Part of the procedure is of course the interrogation of the witness. In particular the painful examination. Mastenbroek gives a number of detailed descriptions of how one went about obtaining a confession in those days. She does not go to the extremes we sometimes encounter in fantasy (I'm thinking Goodkind here for one), but the degrading and excruciatingly painful scenes can be pretty horrific nonetheless. She manages to evoke this reaction without resorting to gory details but focusses on the successive phases of desperation, determination and hope of the main character instead. A very fine piece of writing.
The author alternates chapters seen from the point of view of various characters in the story with brief glances at the life of Anna's daughter Jutta. She is torn between fear and disbelief as the evidence mounts against her mother. Brief snippets of Jutta's writing add a very distinct and at times touching perspective to the overall story. She writes this in a (psuedo?) old fashioned spelling of Dutch. I'm not sure if this is entirely necessary but it does have a nice effect. Unfortunately she drops the style in a letter Anna has written to her husband towards the end of the book. It would have been a pain to write the entire letter in the style she uses for Jutta but it would have been consistent.
There are two things I would like to have seen in this novel that would have lifted it from very good to excellent in my opinion. The first is a bit more insight into the motivation of the main villain in the book Valliant. He is mostly portrayed as sexist, impatient, cruel and perhaps a bit perverted. Mastenbroek hints at a failed relationship with a woman that fires his current rage. We never find out exactly how or why this woman angered him enough to take it out on the local population. As a result Lord Vaillant remains a bit one dimensional. He is clearly the villain of the tale without any redeeming characteristics. Another question that remains is how he came under the influence of Master Fabri. He's quite a shady figure, the dynamics of his relationship with Vaillant could have been interesting.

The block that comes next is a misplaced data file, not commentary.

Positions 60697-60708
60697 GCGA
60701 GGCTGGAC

The second point is somewhat related and has to do with the point at which Mastenbroek opens the story. Right at the beginning of the we witness the execution of the first witch in Heezop. At this point a lot must already have happened inside this relatively small community. These people have known and tolerated each other their entire life yet they choose to execute one of their own. The question of how a community gets caught up in mass hysteria is one that the author does not explore at all. We get to see how they, in all practical terms, ostracise the van Asten family but at that point the process is well under way.
Vuurproef is a dark book, given the theme it could hardly be otherwise. The author is taken a piece of local history and turned it into a tale of desperation, hope and love. As with the previous short story I was impressed with Mastenbroek's writing (just go easy on the exclamation mark) and characterization. There is room for improvement but Vuurproef is a very good first novel by a promising author. I'm looking forward to reading more of her work, short for or long, in the future.
Author: Bianca Mastenbroek
Publisher: Books of Fantasy
First published: 2008